tedium Part 3: the "stabilator"

Discussion in 'Wood Construction' started by Starflight, Dec 16, 2019.

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  1. Dec 16, 2019 #1

    Starflight

    Starflight

    Starflight

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    Decided to go "Van's" route, and built the all-moving stabilizer first. AND the extra forty two 3 inch corner blocks that the twelve 1/8 birch ply ribs will require. The latter are now cut out to symmetrical form and only require sanding edges and holes drilled to lighten. Have not planned out the structure of the anti-servo tab yet. Final cutting of ribs from their blanks was accomplished with the part in my lap, bridged across one knee with one hand stabilizing and the other holding an 18 tooth per inch small wave hack saw blade. You may now burst out laughing hysterically and roll on floor if necessary. Wooden planes are most definitely "hand built".
     
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  2. Dec 16, 2019 #2

    fly2kads

    fly2kads

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    No laughing here, my friend! Wooden aircraft are not for builders that obsess over parts count.
     
  3. Dec 16, 2019 #3

    Gsport

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    Welcome to the club!
     

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  4. Dec 16, 2019 #4

    wsimpso1

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    Tedium? This is a bad sign.

    We emphasize this around here quite a bit:
    • Building is a journey. You have to love the journey or there is little point to the exercise. Building is a huge task, so loving the process is really important.
    • Select a design with a primary material set that you love working in. If you find building tedious in a material that makes up much of the airplane, your probability of ever flying can become small indeed.
    I strongly suggest re-evaluating your choice of design from the perspective of primary materials.

    Billski
     
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  5. Dec 17, 2019 #5

    TFF

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    I think you will find that all designs have the same amount of parts. Scratch built or kit. . Billski knows this; A composite fuselage might look like it is just a couple of shells but every nook and cranny is something important. You might be trying to make one shell but it is hundreds of little details that are all connected and have to come together in one shot. Metal plane has lots of parts. Some like to cut wood parts and some like to cut metal, some fiberglass. It’s all a lot of work.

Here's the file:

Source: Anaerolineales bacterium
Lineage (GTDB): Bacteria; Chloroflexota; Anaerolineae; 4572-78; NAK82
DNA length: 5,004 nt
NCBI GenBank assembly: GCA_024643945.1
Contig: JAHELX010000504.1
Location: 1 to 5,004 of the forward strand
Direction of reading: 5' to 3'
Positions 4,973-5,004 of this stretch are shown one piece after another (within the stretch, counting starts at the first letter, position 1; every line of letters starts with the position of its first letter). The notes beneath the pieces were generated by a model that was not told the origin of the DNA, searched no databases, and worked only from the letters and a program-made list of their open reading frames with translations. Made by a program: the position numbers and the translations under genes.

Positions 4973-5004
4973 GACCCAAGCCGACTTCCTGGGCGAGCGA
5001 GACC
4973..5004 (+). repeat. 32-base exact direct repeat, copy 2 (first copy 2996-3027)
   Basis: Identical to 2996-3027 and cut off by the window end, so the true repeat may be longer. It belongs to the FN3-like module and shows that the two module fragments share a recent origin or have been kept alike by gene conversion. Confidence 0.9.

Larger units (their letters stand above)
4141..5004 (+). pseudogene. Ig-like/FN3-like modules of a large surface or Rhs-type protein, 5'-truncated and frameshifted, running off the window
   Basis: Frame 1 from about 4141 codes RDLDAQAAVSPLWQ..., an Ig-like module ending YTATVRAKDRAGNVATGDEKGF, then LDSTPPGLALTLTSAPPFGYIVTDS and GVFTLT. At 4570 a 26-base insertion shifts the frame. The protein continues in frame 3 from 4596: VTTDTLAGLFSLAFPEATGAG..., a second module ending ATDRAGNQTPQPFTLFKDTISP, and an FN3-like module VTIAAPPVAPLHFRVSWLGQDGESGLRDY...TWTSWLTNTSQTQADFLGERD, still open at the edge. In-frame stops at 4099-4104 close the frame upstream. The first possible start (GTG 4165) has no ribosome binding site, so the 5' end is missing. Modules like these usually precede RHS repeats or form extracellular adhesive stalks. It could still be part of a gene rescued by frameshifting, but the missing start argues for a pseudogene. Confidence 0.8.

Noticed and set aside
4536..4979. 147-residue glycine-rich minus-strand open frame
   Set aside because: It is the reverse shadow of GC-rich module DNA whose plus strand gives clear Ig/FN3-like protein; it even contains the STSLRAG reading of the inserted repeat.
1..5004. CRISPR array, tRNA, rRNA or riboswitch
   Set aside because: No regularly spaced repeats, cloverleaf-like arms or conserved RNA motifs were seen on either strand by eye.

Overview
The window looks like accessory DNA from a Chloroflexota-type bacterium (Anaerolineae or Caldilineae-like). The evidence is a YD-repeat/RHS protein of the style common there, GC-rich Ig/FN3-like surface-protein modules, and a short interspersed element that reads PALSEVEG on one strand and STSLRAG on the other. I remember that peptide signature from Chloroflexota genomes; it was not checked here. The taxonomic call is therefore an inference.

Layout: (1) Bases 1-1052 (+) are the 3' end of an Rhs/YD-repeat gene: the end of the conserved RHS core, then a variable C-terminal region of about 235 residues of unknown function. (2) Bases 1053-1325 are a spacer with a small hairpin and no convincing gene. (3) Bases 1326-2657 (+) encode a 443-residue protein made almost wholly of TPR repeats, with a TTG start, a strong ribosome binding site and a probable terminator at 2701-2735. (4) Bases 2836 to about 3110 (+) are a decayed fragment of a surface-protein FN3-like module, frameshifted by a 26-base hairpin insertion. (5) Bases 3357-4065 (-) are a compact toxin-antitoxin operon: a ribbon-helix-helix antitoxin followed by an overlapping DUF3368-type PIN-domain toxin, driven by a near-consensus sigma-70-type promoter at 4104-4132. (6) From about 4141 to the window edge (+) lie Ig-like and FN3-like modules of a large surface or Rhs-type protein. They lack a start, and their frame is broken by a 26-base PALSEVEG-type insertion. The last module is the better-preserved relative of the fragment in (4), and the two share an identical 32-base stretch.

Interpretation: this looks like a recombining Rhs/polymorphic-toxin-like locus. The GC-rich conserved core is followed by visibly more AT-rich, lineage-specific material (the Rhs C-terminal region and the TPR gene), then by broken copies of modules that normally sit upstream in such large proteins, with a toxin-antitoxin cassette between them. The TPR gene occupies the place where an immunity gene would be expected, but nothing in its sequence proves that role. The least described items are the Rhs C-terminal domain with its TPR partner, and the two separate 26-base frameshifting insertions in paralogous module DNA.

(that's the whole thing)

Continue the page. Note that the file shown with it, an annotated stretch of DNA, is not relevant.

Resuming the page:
6. Dec 17, 2019 #6

    Starflight

    Starflight

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    Please do not interpret my lame attempts at humor as frustration or impatience. Minus 20 below weather for the last 2 months, was the 'goad' I needed to make an honest start on a homebuilt that should have been done back in the late 70's when I was 25yo and attending a rib stitch session for a VP-2 in Winnipeg, Canada. I appreciate all of the advise you guys can muster, because of my lack of formal education in engineering. A lot of little changes in the design, which I am hoping will not result in BIG changes in the air. Target finish: late summer of 2021 +/- Thanks again!
     
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  7. Dec 17, 2019 #7

    cluttonfred

    cluttonfred

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    Sorry, maybe I missed something, but what exactly are you building, Starflight?
     
  8. Dec 23, 2019 #8

    Starflight

    Starflight

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    Mathew, I am building a highly modified VP-2. Can not call it by that name because the plan set was obtained outside of Evan's authorization. The plans are being used as a guide to proper aircraft construction. The final product will 'vaguely' resemble the original, but with many significant/obvious differences. Two of these changes will be immediately noticeable; namely increased wing span and a different airfoil section (higher Cl/Cd). Just finished cutting out the seat panel...the extra 3 inches in width is quite noticeable. Eighteen and one-half inches per bum versus 17. :)
     
  9. Dec 23, 2019 #9

    cluttonfred

    cluttonfred

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    Thanks, Starflight. I am a VP-2 fan and I hope to build one myself, though I was able to track down an original plans set (from Canada, as it happens, a gentleman in Montreal) so I plan to use the original name and designation. I'd love to learn more and see some pics of your project.
     
  10. Dec 28, 2019 #10

    Starflight

    Starflight

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    Not much to show at the present. Stabilator ribs have been completed...just cut all the rectangle holes for the 3/4 " X 3" Douglas fir spar board. One plank with 1/8" X 3" X 30" birch ply doubler adding strength to the middle 1/3 (both sides) of the 90" (mod.) spar. For direct airfoil performance comparisons of the NACA 0015 to the Selig 8035, you can see their charts on "airfoiltools.com" Will be back in a short while with some photos and the seat panel complete with 1/4 circle cut outs.
     

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